In contrast to other dinosaurs in the Carnegie Museum of Natural
History collection, this oviraptorosaur was discovered by
commercial fossil collectors, who search for fossils in order
to sell them. Because of their unique scientific significance,
the museum purchased the only known skeletons of this oviraptorosaur
in 2004. However, our acquisition of these superb examples
of a new and rare type of dinosaur highlights several issues
confronting science and society.
prohibits anyone from collecting or disturbing
fossil vertebrates (animals with backbones, such as dinosaurs
and mammals) found on public lands without a permit issued
by the appropriate federal agency. Normally, such permits
are issued only to qualified scientists working closely with
natural history museums or other permanent repositories for
fossil collections. In contrast, US law does not regulate
the collection or sale of fossils that are found on private
land. It is therefore legal for commercial collectors to sell
American fossils, so long as the fossils were found on private
land. Consequently, unique and scientifically important fossils
from the United States are sold to private collectors each
year. Others, like our oviraptorosaur, are acquired by natural
history museums so that they can be studied and publicly displayed.
scientifically significant fossils be bought and sold on the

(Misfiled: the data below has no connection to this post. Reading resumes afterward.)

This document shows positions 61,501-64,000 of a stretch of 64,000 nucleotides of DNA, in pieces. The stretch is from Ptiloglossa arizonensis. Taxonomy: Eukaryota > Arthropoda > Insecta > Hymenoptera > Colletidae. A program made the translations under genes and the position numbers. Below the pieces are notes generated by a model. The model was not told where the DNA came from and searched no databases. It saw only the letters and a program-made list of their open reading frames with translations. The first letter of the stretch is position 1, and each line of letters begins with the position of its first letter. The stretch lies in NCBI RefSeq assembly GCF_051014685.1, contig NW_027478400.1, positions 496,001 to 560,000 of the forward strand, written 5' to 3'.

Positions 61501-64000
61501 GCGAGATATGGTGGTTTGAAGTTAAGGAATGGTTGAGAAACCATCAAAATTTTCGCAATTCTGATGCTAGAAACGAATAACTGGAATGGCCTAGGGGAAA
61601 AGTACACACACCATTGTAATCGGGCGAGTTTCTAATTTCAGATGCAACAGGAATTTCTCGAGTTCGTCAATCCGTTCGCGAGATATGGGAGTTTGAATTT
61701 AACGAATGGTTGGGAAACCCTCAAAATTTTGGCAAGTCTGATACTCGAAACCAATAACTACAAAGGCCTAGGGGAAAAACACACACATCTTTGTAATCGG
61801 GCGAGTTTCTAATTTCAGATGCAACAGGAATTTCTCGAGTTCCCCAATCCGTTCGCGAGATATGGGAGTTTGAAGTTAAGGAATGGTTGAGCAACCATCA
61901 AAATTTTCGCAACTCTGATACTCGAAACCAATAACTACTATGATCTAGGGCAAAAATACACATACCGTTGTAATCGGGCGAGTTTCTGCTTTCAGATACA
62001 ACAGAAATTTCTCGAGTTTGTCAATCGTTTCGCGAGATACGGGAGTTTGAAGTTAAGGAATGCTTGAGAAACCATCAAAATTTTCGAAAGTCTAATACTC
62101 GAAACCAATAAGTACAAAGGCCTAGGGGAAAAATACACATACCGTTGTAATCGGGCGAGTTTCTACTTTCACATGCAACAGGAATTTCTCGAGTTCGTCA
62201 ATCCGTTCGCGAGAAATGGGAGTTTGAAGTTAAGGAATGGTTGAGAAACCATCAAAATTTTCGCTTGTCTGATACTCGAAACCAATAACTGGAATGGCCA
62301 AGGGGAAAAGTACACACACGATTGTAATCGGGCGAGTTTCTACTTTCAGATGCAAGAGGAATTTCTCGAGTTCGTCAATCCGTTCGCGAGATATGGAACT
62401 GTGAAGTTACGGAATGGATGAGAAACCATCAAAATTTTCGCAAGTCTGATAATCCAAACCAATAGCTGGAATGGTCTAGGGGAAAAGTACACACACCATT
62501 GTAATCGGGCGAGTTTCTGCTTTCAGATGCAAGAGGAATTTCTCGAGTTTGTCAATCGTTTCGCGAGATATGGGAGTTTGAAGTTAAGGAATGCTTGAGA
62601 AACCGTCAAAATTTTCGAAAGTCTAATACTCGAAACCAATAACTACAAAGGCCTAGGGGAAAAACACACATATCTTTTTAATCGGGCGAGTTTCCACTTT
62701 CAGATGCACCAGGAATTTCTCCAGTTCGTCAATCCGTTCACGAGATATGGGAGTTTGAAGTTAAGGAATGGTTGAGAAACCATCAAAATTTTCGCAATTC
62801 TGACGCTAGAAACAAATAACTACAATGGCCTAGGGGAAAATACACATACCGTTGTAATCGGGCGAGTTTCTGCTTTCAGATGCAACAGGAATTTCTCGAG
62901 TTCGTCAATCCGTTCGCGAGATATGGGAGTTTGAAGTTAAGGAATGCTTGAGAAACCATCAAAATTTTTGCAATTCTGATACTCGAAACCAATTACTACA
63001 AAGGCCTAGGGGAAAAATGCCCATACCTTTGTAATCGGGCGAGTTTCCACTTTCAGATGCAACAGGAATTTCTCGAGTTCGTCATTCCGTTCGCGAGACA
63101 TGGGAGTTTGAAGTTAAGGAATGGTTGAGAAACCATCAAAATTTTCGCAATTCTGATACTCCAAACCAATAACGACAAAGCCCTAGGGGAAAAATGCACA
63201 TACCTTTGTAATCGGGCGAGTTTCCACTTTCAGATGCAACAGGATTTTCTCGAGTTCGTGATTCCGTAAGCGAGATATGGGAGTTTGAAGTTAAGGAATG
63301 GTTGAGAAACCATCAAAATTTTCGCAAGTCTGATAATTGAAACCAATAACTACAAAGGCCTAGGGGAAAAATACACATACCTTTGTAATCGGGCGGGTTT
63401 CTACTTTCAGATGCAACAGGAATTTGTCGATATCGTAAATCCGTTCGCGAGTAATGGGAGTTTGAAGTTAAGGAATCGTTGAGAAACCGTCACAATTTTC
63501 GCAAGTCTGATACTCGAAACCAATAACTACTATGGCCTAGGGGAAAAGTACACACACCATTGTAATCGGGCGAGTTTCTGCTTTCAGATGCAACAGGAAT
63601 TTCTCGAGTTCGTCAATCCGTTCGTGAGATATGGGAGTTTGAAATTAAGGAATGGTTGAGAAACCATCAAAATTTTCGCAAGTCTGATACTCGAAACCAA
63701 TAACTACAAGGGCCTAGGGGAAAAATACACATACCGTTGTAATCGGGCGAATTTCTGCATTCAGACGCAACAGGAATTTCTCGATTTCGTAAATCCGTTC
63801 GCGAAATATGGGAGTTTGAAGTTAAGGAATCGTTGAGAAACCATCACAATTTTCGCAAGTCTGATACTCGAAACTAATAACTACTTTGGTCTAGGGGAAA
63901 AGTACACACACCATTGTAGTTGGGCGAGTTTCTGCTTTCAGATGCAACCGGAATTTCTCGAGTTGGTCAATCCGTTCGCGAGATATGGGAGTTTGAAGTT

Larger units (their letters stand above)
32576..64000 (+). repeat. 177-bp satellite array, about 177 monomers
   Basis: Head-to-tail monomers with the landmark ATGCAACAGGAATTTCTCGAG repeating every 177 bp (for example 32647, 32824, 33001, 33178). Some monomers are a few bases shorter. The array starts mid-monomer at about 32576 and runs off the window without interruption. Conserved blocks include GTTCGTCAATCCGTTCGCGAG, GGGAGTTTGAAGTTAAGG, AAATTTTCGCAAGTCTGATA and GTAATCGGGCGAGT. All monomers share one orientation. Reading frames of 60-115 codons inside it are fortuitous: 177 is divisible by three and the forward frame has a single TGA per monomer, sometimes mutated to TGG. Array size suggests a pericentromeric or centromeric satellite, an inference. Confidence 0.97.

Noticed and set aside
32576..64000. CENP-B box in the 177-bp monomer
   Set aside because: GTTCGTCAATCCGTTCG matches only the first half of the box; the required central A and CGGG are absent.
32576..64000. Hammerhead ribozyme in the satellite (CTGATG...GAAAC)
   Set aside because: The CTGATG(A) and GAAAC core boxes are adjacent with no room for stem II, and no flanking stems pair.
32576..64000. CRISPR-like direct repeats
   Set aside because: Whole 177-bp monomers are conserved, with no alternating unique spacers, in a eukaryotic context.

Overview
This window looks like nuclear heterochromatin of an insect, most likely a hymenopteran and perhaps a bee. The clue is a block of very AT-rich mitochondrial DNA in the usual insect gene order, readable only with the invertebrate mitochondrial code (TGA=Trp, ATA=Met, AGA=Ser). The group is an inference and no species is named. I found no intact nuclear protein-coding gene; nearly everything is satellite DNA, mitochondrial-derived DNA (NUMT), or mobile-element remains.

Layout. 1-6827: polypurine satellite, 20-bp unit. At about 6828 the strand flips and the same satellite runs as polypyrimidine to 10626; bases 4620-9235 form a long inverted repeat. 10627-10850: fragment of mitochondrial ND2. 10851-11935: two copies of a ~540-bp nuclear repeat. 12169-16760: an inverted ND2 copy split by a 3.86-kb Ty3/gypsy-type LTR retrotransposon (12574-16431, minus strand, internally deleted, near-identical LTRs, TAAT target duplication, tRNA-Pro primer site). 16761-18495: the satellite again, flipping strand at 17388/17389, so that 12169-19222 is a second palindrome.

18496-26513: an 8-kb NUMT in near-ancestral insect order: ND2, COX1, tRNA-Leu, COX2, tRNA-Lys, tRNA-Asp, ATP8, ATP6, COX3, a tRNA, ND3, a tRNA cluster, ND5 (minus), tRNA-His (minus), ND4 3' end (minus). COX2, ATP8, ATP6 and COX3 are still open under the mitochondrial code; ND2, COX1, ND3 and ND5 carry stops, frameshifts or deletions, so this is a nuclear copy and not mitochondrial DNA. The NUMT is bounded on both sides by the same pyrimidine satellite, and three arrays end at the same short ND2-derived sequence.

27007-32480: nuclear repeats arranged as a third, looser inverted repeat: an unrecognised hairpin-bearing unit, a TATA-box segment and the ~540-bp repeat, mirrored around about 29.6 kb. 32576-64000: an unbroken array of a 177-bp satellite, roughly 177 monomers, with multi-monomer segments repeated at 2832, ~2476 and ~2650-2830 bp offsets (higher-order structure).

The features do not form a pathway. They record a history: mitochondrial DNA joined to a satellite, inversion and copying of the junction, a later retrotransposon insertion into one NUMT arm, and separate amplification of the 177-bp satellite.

open market? Like many controversial issues, there are at
least two sides to this debate. After you consider both sides,
feel free to contact elected officials in the US Congress
to voice your opinion.
There are so many fossil vertebrates distributed across the
American West that many will be destroyed by erosion and weathering
if they are not collected rapidly. Because there are so few
scientists searching for these fossils at any given time,
commercial collectors are harvesting specimens that would
otherwise never be collected.
Detailed studies have shown that fossils do not degrade rapidly
through normal weathering processes. Parts of individual specimens
have been collected decades apart in the field, yet they fit
together seamlessly once they are reunited in the lab. Hence,
there is no compelling reason to collect these specimens rapidly.
The United States is a capitalist society that places a heavy
emphasis on the rights of private property owners. Landowners
should therefore be allowed to sell any fossils found on their
property on the open market.
The educational and scientific value of certain fossils is
so great that society as a whole should have the right to
regulate commerce in fossils. Fossils yield the only direct
evidence bearing on the history of life in the United States.
They are therefore an important part of our national heritage.
Commercial fossil collectors stand in the long American tradition
of “making a living off the land.” Their labor
should therefore be honored rather than put down.
Fossils are a nonrenewable and scientifically precious resource.
Whenever an important fossil specimen is sold to a private
collector, it cannot be studied and its impact on understanding
the history of life on Earth is compromised or lost.